Could ammonia fuel a new energy economy?
For the majority of us, when we think of ammonia, we probably conjure up an image (and smell!) of household cleaning products or garden fertilisers.
But according to a small group of researchers in the US, we could soon be using the putrid smelling substance to fill up our cars.
The team from Iowa University believe that solar thermal power could soon be used to produce ammonia to help develop a new energy economy, as the energy industry continues with it’s quest to find an affordable, sustainable replacement for fossil fuels.
But what’s the big deal about ammonia?
Well aside from Hydrogen, it’s the only other alternative fossil fuel that is both carbon free and can be produced from any energy resource. It can be used in current vehicle engines and fuel and gas plants with only minor modifications and, unlike Hydrogen, can be distributed using existing gas and oil pipelines.
Perhaps most significantly, from an environmental perspective at least, it can be produced using sunlight.
What might be surprising to learn, however, is that the use of ammonia as a fuel is nothing new. In fact, over the course of the last 100 years it has been used to power everything from Belgian buses in the Second World War to the X-15, the fastest manned rocket-powered aircraft of all time.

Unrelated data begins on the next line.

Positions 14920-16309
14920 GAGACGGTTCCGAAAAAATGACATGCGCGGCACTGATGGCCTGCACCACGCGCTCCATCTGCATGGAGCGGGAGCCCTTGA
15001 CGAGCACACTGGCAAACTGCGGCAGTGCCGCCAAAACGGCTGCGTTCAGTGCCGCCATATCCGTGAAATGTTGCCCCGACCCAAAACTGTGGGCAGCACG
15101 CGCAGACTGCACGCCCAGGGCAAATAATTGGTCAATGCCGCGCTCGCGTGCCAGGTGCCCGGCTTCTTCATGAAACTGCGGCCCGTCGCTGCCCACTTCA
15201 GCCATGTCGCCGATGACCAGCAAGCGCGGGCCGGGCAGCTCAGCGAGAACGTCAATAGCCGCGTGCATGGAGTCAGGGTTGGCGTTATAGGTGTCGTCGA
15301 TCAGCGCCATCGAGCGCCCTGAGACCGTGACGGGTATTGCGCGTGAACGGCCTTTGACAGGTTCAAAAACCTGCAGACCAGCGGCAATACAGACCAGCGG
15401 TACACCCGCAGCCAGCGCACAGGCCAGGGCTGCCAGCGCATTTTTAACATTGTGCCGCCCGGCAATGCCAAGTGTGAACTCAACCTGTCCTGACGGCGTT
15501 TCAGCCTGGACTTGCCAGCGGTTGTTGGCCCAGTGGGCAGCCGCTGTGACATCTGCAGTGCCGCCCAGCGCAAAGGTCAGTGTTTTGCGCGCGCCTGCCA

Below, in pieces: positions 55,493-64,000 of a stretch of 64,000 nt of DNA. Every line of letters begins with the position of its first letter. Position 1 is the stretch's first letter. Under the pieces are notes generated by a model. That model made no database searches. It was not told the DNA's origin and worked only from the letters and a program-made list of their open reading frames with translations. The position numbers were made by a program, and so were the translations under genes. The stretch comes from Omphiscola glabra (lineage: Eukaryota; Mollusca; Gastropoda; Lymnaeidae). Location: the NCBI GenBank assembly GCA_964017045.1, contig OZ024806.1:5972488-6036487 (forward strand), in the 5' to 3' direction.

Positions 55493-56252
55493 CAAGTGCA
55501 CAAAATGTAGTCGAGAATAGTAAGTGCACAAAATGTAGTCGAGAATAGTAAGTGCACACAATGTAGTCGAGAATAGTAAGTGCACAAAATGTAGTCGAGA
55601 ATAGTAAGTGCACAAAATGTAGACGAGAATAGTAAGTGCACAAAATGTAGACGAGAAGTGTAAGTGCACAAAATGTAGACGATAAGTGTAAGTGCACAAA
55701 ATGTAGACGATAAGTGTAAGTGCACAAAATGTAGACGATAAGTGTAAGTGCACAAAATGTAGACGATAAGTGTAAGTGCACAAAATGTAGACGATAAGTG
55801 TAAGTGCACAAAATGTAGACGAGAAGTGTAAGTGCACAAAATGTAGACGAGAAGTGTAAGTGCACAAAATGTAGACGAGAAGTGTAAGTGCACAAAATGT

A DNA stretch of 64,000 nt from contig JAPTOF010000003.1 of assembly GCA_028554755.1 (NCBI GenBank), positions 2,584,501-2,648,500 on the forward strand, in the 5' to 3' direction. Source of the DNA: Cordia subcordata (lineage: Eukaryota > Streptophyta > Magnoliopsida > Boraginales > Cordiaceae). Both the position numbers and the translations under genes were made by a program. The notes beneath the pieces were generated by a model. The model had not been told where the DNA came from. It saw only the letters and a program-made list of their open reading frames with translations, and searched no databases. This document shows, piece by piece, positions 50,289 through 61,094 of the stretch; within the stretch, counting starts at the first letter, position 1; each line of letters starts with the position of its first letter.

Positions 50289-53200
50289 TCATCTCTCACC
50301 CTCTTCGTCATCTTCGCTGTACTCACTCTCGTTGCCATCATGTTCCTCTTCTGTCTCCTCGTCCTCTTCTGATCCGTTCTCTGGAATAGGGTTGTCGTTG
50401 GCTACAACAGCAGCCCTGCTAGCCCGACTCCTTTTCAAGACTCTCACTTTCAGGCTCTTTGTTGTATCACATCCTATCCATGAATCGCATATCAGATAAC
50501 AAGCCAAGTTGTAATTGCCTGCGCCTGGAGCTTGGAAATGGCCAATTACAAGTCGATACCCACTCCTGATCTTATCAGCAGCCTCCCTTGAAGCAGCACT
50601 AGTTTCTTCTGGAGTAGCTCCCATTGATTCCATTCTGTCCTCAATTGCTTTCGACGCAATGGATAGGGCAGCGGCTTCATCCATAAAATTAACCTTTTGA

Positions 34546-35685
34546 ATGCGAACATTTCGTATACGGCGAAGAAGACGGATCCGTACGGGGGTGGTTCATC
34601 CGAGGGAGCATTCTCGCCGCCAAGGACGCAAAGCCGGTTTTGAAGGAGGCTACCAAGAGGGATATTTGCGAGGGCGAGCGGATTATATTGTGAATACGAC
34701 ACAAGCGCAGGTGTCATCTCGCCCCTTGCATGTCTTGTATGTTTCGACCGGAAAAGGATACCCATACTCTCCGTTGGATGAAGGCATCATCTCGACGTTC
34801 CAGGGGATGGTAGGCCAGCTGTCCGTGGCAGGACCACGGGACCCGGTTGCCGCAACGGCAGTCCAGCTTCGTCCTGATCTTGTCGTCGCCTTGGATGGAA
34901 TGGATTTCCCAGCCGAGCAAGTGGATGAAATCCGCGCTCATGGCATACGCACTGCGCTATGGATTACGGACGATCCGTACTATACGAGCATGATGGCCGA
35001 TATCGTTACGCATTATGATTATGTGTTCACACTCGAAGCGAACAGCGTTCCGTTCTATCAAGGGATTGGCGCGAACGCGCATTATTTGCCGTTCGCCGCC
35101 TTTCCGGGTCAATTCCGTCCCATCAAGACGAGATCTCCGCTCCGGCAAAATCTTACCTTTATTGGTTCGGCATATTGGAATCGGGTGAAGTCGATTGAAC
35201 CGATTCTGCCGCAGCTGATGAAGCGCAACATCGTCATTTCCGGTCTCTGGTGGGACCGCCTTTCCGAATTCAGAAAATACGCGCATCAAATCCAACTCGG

Lack of Subsidies
So taking all of this into consideration, can we expect to be using ammonia as an alternative energy source any time soon?
The answer is probably not. At this point in time, it’s simply too expensive for developers to produce using solar power, compared to the production of ammonia using natural gas, for example, which is significantly cheaper but far more harmful to our environment.
Unfortunately there are currently no subsidies in place for the production of fuels using solar thermal power, so the reality is that until developers can find a way to make it an economically viable option to pass onto the consumer, they simply won’t invest in building the plants needed for this type of fuel synthesis, regardless of the benefits to our environment.
With all of this in mind, it looks unlikely that we’re going to be filling up our cars with ammonia, for the time being at least.